Please note the after picture, in which a drawer handle seems to be inserted where before there was only natural bone tissue.  Yes, indeed, I have a titanium Orion plate fixation.  When I bend my neck, I can actually taste metal.  I'm sure if I told the doctor this, he would mutter an oath under his breath, but it's so.

Here are a couple of pictures of me before and after the procedure.  For the last twenty years, I sported (past tense of spurt) a full beard.  This was in an effort to escape from shaving forever.

This is an actual shot of me browsing the web, when I discovered what sorts of things had to be done to someone in my condition.  I cannot tell you what a thrill it is to find a similar case history out on the web, so you can wonder too, how they insert a nice drawer handle in your neck without detaching or disturbing something useful!

And here we are, the latest Full Moon to reign over Cuyahoga County.  Certain parts of this face have not seen sunshine since 1981.  15% of the population is younger than my beard was.  However, it took ten years off my appearance, and by now I am getting used to that, so the chin cabbage will be history.  It's one thing to be 50 (just turned 50) and look like 40 on account of no gray hair or balding, but then to look like 30 again is quite a treat to earn for a slight tonsorial adjustment.

And here is the new Tin Man, three weeks post-op, in that really comfy Aspen Collar.  An Aspen collar is made of five pieces.  There is a front section, a back section, and three very important pieces of foam rubber.  One side of the foam rubber is lined with cotton, the other lined with Velcro.  You can ask my nurses, there are 132,334,292 ways of putting the five total parts together so they come out right, with cotton against the skin, Velcro stuck to the stickers inside the two plastic halves, and everything pointing UP and facing the right way.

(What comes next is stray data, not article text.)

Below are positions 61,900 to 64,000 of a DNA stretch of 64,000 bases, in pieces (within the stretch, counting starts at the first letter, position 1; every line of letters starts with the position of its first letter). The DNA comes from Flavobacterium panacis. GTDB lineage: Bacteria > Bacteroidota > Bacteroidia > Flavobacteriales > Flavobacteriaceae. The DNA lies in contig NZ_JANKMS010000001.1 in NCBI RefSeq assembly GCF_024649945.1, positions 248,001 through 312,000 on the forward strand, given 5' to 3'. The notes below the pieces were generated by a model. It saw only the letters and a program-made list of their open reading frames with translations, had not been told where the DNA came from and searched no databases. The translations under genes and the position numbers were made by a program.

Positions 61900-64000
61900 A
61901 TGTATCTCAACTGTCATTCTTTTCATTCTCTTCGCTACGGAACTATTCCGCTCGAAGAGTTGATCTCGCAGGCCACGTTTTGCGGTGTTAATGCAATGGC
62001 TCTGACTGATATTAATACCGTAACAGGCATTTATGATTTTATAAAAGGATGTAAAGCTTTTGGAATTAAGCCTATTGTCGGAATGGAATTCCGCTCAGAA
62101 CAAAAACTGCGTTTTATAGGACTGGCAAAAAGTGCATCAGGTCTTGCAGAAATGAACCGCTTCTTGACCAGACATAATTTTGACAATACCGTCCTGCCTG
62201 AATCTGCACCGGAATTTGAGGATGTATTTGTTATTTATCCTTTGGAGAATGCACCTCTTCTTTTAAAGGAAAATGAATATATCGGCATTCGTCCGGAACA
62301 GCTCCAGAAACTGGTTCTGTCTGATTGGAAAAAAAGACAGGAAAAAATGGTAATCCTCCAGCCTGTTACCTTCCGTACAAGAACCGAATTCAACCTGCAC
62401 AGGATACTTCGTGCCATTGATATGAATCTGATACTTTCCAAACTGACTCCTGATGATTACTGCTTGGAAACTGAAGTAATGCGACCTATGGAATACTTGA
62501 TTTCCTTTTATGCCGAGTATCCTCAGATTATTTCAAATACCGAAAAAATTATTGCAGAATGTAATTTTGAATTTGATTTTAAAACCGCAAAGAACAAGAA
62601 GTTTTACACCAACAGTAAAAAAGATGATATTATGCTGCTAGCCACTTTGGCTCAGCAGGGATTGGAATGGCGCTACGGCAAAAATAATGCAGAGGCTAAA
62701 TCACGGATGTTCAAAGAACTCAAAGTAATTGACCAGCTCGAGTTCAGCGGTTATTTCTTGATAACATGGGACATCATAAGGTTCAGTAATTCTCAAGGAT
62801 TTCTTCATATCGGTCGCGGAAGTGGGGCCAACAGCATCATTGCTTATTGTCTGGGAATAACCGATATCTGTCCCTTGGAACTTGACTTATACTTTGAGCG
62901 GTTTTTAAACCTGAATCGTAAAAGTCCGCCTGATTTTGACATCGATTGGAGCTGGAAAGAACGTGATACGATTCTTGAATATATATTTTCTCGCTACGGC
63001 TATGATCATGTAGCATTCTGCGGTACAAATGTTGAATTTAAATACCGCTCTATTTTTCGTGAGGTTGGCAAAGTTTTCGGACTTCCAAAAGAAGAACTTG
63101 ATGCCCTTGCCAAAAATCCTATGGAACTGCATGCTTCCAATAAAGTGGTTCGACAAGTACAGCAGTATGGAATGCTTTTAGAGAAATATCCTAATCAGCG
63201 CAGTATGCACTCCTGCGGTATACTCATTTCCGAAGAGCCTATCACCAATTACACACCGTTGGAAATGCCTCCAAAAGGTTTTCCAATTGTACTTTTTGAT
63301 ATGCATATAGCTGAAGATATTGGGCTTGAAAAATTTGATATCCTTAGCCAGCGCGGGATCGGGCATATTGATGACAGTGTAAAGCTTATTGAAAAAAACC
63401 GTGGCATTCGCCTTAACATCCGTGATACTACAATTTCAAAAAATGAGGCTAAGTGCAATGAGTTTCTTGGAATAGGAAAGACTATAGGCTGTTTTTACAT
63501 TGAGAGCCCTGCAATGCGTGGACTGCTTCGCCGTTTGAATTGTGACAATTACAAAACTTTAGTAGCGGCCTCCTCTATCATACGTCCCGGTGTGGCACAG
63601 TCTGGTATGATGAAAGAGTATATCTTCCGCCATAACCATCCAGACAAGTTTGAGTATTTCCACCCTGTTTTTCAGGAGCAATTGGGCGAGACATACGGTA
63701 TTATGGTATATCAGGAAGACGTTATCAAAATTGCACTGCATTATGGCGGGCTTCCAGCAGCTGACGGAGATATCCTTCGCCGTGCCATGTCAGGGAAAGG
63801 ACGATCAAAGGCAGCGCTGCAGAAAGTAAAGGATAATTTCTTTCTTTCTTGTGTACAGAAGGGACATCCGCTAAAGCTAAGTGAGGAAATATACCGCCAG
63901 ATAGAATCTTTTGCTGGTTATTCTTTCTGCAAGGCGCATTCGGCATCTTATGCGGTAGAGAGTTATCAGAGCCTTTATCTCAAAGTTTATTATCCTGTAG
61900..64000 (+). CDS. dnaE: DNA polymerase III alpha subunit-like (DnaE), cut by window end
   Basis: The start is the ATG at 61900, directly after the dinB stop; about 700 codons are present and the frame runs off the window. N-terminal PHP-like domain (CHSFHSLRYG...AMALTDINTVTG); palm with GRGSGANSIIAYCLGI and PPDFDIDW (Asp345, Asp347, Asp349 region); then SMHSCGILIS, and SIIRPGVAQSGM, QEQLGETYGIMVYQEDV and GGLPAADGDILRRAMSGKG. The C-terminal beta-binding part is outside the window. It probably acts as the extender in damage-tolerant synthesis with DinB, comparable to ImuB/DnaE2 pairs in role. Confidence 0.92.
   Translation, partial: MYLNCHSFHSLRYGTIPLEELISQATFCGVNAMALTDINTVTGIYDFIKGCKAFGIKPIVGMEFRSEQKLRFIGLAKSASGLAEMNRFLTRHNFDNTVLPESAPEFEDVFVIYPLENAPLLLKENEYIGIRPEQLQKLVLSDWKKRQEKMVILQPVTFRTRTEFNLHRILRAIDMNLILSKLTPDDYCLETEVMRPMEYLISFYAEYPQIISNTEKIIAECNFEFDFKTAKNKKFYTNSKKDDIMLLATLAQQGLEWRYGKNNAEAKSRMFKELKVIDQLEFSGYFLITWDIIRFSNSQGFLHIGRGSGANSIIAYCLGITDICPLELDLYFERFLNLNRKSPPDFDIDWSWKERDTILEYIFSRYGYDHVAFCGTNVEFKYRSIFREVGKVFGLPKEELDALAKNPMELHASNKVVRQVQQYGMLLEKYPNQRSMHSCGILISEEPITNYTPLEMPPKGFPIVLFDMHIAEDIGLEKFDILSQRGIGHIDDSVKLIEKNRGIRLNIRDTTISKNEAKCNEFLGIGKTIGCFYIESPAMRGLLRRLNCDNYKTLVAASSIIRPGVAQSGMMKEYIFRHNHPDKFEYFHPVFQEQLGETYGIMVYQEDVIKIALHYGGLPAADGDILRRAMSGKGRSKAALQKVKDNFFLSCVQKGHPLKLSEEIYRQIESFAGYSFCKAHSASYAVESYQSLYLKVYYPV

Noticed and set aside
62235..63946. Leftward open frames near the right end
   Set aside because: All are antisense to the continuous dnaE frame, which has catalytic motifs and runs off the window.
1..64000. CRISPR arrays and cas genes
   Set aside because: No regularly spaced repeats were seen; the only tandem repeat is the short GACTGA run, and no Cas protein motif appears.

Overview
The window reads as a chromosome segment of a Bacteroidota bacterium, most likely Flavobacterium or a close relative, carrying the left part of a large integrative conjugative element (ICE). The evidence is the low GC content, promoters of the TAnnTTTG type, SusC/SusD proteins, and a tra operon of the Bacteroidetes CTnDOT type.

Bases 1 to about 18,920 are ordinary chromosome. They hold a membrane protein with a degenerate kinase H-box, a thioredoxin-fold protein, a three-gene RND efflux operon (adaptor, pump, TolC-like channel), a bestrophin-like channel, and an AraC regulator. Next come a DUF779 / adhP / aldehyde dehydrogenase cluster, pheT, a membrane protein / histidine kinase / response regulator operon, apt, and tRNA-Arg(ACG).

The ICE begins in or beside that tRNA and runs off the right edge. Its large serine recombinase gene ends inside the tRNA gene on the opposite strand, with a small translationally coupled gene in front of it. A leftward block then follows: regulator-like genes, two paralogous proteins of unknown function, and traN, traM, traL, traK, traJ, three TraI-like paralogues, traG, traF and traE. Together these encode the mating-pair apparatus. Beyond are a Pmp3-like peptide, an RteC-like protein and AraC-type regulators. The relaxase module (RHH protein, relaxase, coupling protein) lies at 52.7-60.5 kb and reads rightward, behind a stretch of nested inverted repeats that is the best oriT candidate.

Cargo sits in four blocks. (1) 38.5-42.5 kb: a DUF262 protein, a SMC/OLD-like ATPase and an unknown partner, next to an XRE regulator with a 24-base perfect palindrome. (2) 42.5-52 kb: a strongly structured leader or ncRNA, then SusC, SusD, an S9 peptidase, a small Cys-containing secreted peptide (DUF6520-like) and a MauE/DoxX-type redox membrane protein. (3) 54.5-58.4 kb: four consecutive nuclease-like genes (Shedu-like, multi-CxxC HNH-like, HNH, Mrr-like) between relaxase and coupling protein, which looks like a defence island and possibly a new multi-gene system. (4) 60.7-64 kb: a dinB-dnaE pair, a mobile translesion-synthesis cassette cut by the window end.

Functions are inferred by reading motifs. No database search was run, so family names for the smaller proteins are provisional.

I had to pass the Y2K holiday alone at home.  I determined an appropriate way of doing this was to down one entire bottle of good champagne (Pieper Heidsieck, $40).  Midway through the bottle, I took the following picture:

For once, I was no longer suffering any discomfort whatsoever, from the Aspen collar.

A while after that, the steristrips covering up the incision finally fell off, revealing a purple thing that looks like the kind of tree root that eventually will crack your driveway.  The pictures below are digitally enhanced to emphasize the grotesque nature of the whole thing:

Time will tell whether any good will come of all this.  More likely, it was a case of potential damage prevented.  My left arm is numb now only from the thumb tip to the back of the hand, and it is as strong as it ever was.  My right arm still won't do everything I require of it, such as lifting a fork to my cake hole, sticking my finger in my ear, or combing my hair...not unless I guide it with my left hand.

I will soon learn whether, at the 6 week marker, my body accepted the bone graft and whether the screws are still holding the drawer hardware in place.  Be sure to turn back in a while to learn whether I get to turn into a regular customer or whether I have made this a one-stop trip!